As an example, a company could identify a self-motivated employee and ask this employee if he or she would be willing to be the custodian of an electronically stored and searchable engineering library. In the case of reliability professionals dealing with turbomachinery, pumps, gears, shaft couplings, etc., they would then be asked to identify useful Technical Conference Proceedings, published articles, and related information on the chosen range of topics. As mentioned before, the material needs to be indexed and, in one form or another, made accessible to one’s peers and other individuals that would be helped by the reference material.

During performance appraisals, the employee and the manager, reviewer or performance appraiser would make an objective assessment of accomplishments by way of comparison with the previously agreed-upon role statement. Such an assessment would comprise all pertinent training issues and would obviously include measuring the employee’s progress regarding reading and disseminating technical material.


By accepting help and by being willing to help others succeed, engineers will prosper. Moreover, they will gain an enhanced sense of self-worth if they truly pursue training that adds value. Engineers who succeed in acquiring a marketable skill both during formal studies and after graduating from engineering school can face the future with considerable confidence. Be sure to catch the two key words: Marketable skill.

Self-motivated engineers who implement and stick to the approaches briefly described here are very likely becoming employees who offer solutions to problems. Instead of becoming folks expressing “concern” over potential problems, they will delineate the discrete steps needed to address these “concerns” by actions that will avoid problems. 

In conclusion, here are a few more things to ponder:

  • Certainly not all that is labeled education is beneficial. Some education can be so academic as to lack substance; it would not pass a balanced person’s definition of a marketable skill. Training is a form of education. Take charge and make it relevant. 
  • Solving problems is more valuable than merely voicing concerns. Having a balanced approach allows us to see how far to go with an investigation, specification, or implementation. 
  • Don’t just wait for skill-enhancing training opportunities to present themselves. Instead, take the lead in creating some of these opportunities. Virtually all marketable skills are acquired through proper response to meaningful training. True focus and the acquisition of marketable skills will get us through life better than a mere education or a smattering of unfocused flavors of the year.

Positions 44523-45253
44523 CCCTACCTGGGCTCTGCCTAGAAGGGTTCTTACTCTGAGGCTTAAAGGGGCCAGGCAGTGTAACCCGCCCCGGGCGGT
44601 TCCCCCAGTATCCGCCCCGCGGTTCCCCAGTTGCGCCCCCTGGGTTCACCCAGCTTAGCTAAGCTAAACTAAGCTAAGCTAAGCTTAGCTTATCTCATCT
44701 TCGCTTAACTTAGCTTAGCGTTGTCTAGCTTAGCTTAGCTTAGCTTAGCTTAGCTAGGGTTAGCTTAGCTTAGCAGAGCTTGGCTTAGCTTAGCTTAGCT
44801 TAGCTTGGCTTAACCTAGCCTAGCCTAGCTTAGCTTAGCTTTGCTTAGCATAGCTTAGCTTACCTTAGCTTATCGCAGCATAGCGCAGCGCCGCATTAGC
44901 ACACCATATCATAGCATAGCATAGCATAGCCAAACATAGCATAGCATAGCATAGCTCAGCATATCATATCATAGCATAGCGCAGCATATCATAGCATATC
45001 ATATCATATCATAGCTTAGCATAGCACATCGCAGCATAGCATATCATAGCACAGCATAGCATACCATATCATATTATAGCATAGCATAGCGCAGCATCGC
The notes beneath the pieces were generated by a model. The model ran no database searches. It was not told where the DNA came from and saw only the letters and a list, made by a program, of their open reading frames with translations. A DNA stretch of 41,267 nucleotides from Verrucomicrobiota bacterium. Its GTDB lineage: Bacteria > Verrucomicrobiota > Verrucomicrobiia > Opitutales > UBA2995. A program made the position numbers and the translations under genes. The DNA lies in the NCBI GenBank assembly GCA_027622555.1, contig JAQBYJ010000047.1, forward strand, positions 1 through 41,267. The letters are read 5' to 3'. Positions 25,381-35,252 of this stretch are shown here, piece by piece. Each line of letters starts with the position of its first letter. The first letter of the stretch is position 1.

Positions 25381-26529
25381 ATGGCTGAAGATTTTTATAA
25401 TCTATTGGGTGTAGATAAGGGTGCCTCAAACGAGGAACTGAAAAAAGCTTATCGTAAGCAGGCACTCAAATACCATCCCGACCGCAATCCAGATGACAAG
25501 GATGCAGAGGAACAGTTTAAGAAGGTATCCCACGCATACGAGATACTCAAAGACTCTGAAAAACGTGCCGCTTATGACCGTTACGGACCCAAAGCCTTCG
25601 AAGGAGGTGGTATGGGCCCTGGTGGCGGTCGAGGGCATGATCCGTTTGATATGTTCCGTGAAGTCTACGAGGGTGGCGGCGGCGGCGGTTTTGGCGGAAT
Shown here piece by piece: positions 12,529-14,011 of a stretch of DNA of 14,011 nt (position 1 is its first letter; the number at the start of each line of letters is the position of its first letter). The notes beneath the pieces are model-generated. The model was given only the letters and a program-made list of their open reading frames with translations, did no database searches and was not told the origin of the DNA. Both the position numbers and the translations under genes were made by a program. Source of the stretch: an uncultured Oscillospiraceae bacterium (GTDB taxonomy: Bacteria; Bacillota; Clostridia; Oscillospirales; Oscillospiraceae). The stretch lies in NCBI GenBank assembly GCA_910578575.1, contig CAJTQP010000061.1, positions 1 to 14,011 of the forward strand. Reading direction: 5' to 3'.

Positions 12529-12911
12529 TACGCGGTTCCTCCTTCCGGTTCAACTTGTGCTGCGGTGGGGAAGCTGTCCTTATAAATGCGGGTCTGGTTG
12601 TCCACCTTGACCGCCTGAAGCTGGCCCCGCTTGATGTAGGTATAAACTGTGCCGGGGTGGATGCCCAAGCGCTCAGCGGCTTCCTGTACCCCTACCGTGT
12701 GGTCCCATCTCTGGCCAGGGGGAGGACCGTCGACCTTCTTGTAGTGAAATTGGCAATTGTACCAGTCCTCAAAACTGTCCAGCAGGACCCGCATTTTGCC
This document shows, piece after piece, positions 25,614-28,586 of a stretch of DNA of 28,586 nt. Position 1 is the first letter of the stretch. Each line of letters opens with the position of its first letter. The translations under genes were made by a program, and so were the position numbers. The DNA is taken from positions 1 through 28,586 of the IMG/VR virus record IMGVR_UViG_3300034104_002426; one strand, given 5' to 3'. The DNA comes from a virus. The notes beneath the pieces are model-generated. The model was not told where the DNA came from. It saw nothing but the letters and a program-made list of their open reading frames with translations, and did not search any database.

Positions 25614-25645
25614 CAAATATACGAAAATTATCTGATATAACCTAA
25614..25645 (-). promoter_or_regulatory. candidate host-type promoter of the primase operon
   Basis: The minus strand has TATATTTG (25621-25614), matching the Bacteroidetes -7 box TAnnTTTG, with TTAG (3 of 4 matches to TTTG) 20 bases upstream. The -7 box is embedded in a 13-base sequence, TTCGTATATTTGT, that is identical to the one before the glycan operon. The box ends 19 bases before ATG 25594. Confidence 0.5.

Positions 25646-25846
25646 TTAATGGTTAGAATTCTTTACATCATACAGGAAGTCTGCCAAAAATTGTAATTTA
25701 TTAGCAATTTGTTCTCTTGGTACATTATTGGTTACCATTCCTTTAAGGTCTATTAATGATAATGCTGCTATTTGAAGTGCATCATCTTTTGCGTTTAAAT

• Selecting a profession, craft, trade, or job simply because it is paying well is generally a mistake. Developing a passion for a job is equally inappropriate because spirituality and family should rank higher. 
  • Your work need not be of the style and substance that the company will go out of business when you leave. It should, however, cause fellow employees to take note that you are no longer there. Yes, you carried your fair share of the burden and you had been adding much value. 
  • As a new employee and while on your way to work every day, make it your goal to add value. Think ahead, dwell on the specifics of adding value on that day. Then, on the way home from work, ask how successful you’ve been in adding value to the enterprise. If you have not met your mark or personal goal, resolve to adjust on the following day.
  • And finally, remember that in your job you will encounter designated leaders who either cannot or will not lead. When this happens, don’t give up. Only dead fish will always swim downstream. Where the flow is in only one direction and where there is nostalgia for a mis-remembered past, the future is murky.

Heinz P. Bloch resides in Montgomery, Texas. His professional career commenced in 1962 and included long-term assignments as Exxon Chemical’s Regional Machinery Specialist for the United States. He has authored or co-written over 800 publications, among them twenty-four comprehensive books on practical machinery management, failure analysis, failure avoidance, compressors, steam turbines, pumps, oil mist lubrication, and optimized lubrication for industry. Bloch holds a B.S. and an M.S. degree (cum laude) in mechanical engineering from Newark College of Engineering (NCE). He is an ASME Life Fellow and was awarded life-time registration as a professional engineer in New Jersey. He is one of ten inaugural inductees into NCE’s Hall of Fame, which honors its most distinguished alumni.